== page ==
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Showing posts from November, 2012

Twilight Part III: This Is as Good as it's Going To Get

I'll be honest: after watching the horrendous and pretentious second installment of  The Twilight Saga: New Moon in cinemas, I avoided it's third installment, The Twilight Saga: Eclipse like a man with leper. I honestly believed that the next installment of the series couldn't get any worse than it already did with the previous two. I thought I was tapped out; I didn't think I could watch one more movie in which Stephanie Meyer continues her march of destroying the vampire mythology with glittering bloodsuckers moping around, doing fuck all that makes a vampire a vampire. I didn't think I could endure one more minute of the love triangle that's been formed, with Edward Cullen (the ever bland and charmless Robert Pattinson) and Jacob Black (the horrendous Taylor Lautner) fighting over Bella Swan's (Kristen Stewart) affections. I didn't think I could stomach Bella and her bullshit for another two hours, or watching semi-interesting supporting characters b…

Twilight Part II: The Worst Vampire Movie Ever.

A few days ago in my review of Twilight, I forgot to mention the plot of the film, and this was done intentionally for two reasons: First - there's no real plot to the first movie because all it was dealing with was the courtship between Bella Swann (Kristen Stewart) and Edward Cullen (Robert Pattinson), and meeting the rest of the Cullen clan: Dr. Carlisle Cullen (Peter Facinelli), mind reader Alice (Ashley Greene), Southern charmer Jasper (Jackson Rathbone), Debbie Downer Rosaline (Thirteen star Nikki Reed), and other people who really aren't that important to the story. Second - it was the least important part of why the first movie was such an incredible bore of an opener to a film series. New Moon, by contrast, has more going on in the sequel this time, and I will be talking about it because it actually pays a big part into why the second installment is by far, one of the worst sequels that I have ever seen. There are some sequels that get better with each viewing, much l…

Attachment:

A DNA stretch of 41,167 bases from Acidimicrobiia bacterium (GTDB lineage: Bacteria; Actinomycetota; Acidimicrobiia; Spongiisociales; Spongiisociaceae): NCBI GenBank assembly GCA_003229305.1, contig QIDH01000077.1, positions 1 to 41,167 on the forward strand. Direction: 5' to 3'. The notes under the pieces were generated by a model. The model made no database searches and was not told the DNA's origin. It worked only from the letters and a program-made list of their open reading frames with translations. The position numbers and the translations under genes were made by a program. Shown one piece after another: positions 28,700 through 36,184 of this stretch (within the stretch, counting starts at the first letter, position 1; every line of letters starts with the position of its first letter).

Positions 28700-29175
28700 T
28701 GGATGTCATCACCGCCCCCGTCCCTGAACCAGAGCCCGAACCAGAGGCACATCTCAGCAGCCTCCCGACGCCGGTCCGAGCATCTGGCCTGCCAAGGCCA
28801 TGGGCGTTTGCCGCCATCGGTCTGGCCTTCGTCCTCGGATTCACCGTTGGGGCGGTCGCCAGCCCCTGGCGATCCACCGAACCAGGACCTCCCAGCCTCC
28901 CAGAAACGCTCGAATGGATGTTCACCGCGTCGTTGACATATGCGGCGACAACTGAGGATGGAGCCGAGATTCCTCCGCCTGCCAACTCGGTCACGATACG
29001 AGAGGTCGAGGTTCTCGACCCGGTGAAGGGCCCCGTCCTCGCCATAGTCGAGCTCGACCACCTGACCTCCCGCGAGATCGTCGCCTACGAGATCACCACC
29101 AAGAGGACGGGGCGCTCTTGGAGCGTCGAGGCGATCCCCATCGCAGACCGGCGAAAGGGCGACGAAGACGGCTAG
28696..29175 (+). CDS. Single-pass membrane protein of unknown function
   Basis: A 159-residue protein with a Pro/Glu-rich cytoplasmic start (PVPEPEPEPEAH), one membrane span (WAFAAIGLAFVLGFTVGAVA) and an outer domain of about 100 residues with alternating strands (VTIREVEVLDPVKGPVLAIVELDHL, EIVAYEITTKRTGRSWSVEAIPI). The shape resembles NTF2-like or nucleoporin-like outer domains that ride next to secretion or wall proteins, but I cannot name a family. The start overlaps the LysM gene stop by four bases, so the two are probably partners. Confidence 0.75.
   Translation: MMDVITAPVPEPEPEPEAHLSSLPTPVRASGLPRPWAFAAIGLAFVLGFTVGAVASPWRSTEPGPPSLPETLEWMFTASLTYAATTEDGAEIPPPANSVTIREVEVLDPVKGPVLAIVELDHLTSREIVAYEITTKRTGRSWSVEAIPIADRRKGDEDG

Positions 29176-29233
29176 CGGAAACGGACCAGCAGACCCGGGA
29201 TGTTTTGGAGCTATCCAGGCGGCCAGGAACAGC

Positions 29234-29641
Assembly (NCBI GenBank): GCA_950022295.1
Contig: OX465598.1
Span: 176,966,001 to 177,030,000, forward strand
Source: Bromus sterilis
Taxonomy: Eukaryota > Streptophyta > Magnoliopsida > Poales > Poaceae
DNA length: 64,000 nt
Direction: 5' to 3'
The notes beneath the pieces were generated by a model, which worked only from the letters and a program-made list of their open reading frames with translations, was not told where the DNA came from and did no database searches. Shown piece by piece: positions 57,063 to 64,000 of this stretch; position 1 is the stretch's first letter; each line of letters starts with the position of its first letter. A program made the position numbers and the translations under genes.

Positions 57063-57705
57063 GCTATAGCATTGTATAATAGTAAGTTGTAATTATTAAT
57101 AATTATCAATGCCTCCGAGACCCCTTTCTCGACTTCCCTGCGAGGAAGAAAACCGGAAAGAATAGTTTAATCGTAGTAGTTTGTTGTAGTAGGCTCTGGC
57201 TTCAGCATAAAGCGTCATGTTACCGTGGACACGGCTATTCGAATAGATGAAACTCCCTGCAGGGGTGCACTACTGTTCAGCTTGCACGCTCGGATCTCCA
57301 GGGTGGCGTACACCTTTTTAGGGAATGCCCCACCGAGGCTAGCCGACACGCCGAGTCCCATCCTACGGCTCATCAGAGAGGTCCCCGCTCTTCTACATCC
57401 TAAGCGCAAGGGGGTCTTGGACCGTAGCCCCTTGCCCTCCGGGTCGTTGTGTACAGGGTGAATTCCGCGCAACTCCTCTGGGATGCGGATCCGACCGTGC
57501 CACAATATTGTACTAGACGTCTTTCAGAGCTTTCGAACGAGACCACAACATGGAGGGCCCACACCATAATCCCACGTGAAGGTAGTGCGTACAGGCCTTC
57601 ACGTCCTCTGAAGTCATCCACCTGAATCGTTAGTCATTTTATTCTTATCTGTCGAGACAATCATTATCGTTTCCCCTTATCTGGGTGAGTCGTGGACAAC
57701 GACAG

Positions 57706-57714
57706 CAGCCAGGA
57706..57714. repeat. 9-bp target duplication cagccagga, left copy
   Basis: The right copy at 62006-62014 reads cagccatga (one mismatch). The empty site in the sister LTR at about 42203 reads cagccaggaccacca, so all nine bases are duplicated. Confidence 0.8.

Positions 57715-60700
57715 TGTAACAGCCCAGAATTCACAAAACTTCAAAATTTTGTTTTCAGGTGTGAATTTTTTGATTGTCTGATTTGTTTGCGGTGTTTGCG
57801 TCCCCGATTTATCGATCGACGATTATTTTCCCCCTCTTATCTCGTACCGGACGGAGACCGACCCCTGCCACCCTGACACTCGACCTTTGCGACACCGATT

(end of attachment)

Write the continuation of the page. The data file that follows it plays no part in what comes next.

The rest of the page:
Twilight Part 1: Vampires Don't F#*ing Sparkle!

Here's the thing with the vampire genre: when done right, they're great horror tales who don't rely on cheap scares to leave a mark on the audience. The best example of this is Ann Rice's Interview with the Vampire, the popular Gothic horror tale chronicling the life of one Louis de Pointe du Lac, an ordinary man who is turned into a vampire by Lestat, the torrid love-hate relationship between the two men, and Claudia, the little girl which becomes Louis' only reason for staying with Lestat. That was a tale full of life in the shadows and the tragedy of living forever and the characters were engaging, tormented people who each learn that immortality is a fate far worse than death itself. For a few seasons, the HBO series True Blood brought simmering sexuality and gory violence to the cable screen, along with interesting characters and...vampire politics? And most recently, the genre gave us two terrific movies, 2008's Sweedish thriller Let The Right One In and …

Mr. Brown Vs. Sparkly Vampires

Denzel Washington's career-best performance as an alcoholic pilot who's life is in a nose dive in Flight. The sheer madness of Seven Psychopaths. The best coming-of-age movie since Garden State in The Perks of Being A Wallflower. A James Bond film that feels nostalgic, yet completely new in Skyfall. Paul Thomas Anderson's unique and beautifully shot character drama The Master. And the Wachowski's.....Cloud Atlas
What do all these movies have in common? They're all movies i've been promising to review, but put them off due to a severe case of procrastination. I will get to each one of these movies in due time, and as of this week, none of those movies matter. Not even Steven Spielberg's Lincoln, which has gotten serious Oscar buzz surrounding it, in particular, Daniel Day Lewis as the title character matters this week. For the next week, one film will hold American audiences in it's vice-grip. The finale to a worldwide phenomenon that has captured the …